Flashback January 2009:
"Each new LNG terminal decreases Vladimir Putin’s ability to blackmail his neighbours and much of western Europe"
The Economist focuses on the gamechanging shale gas and LNG revolution:
THE juxtaposition of “gas” and “boom” conjures misfortune: mining disasters, Zeppelins in flame and the like. But the gas boom that the world is currently experiencing is a conflagration to be celebrated. The development of previously unexploitable shale gas as a resource in America and other countries, and the growth in the liquefied-natural-gas (LNG) market, between them promise a future in which more gas is traded more freely, to the benefit of the world at large.
Shale gas, as well as gas from other unconventional sources, will swell the ranks of gas producers. Existing producers will gain from more markets opening up as the fuel’s appeal spreads. Consumers will be less likely to find themselves tied to single producers through specific pipelines, with the unpleasant possibilities for political pressure that such arrangements bring with them (see article). Each new LNG terminal decreases Vladimir Putin’s ability to blackmail his neighbours and much of western Europe.
If the boom persists gas may take coal’s place as the world’s second-favourite fuel in just a few decades, and millions will breathe easier as a result. This is because, even were it not cheap and plentiful, gas would be attractive simply on the grounds of cleanliness. It is true that there are questions about the harm that may be done by the “fracking” process that liberates shale gas; there is an urgent need for systematic before-and-after environmental audits. But once the gas is out of the ground, it is a great deal cleaner than coal. It does not distribute neurotoxic mercury around the planet; it does not clog city air and the lungs of those who breathe it with soot and sulphur. Gas is a boon to public health.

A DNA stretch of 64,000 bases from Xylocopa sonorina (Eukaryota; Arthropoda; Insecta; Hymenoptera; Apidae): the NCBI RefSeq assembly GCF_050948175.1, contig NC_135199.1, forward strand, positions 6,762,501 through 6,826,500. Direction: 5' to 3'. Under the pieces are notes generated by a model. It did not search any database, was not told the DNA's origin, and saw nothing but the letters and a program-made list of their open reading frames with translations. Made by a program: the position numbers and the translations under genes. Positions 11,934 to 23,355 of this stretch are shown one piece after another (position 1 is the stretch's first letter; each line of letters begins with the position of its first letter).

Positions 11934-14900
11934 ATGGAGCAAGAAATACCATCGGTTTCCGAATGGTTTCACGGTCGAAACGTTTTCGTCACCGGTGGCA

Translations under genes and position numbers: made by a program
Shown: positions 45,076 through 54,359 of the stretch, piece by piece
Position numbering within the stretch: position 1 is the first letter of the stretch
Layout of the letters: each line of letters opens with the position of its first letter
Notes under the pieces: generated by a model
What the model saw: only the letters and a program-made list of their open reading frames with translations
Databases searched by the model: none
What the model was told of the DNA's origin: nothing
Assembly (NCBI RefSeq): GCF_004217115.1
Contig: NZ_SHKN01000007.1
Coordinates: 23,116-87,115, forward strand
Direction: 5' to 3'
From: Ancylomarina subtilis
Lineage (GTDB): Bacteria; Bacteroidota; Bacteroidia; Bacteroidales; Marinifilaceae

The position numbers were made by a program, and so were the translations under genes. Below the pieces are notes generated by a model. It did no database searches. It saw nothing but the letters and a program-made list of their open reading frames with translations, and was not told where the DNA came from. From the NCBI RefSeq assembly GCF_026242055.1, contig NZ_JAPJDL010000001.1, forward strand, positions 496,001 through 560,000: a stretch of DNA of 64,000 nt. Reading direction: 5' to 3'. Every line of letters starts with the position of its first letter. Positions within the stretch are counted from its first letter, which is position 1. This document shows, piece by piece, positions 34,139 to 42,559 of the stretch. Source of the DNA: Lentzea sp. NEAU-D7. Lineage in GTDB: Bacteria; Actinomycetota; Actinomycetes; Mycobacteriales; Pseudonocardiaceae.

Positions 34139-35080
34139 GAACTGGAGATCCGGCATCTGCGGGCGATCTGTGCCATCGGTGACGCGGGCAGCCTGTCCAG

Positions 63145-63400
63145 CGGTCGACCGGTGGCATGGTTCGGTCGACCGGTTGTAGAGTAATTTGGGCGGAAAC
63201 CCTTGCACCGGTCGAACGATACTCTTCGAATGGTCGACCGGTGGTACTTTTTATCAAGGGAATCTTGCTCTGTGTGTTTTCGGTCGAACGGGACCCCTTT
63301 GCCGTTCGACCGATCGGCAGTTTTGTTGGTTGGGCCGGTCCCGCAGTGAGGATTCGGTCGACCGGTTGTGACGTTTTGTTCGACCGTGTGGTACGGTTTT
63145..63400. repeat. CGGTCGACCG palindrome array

Read the entire article here
The European envirofundamentalists have joined forces with Vladimir Putin´s Gazprom and its subsidiary, the Russian-German Nord Stream (led by a former Stasi spy Matthias Warnig and former German chancellor Gerhard Schröder) in order to destroy the American-led shale gas revolution. But the Poles, together with other Europeans who have recent experience of what it means to be dependent on Russian energy, will not allow these dark forces to succeed.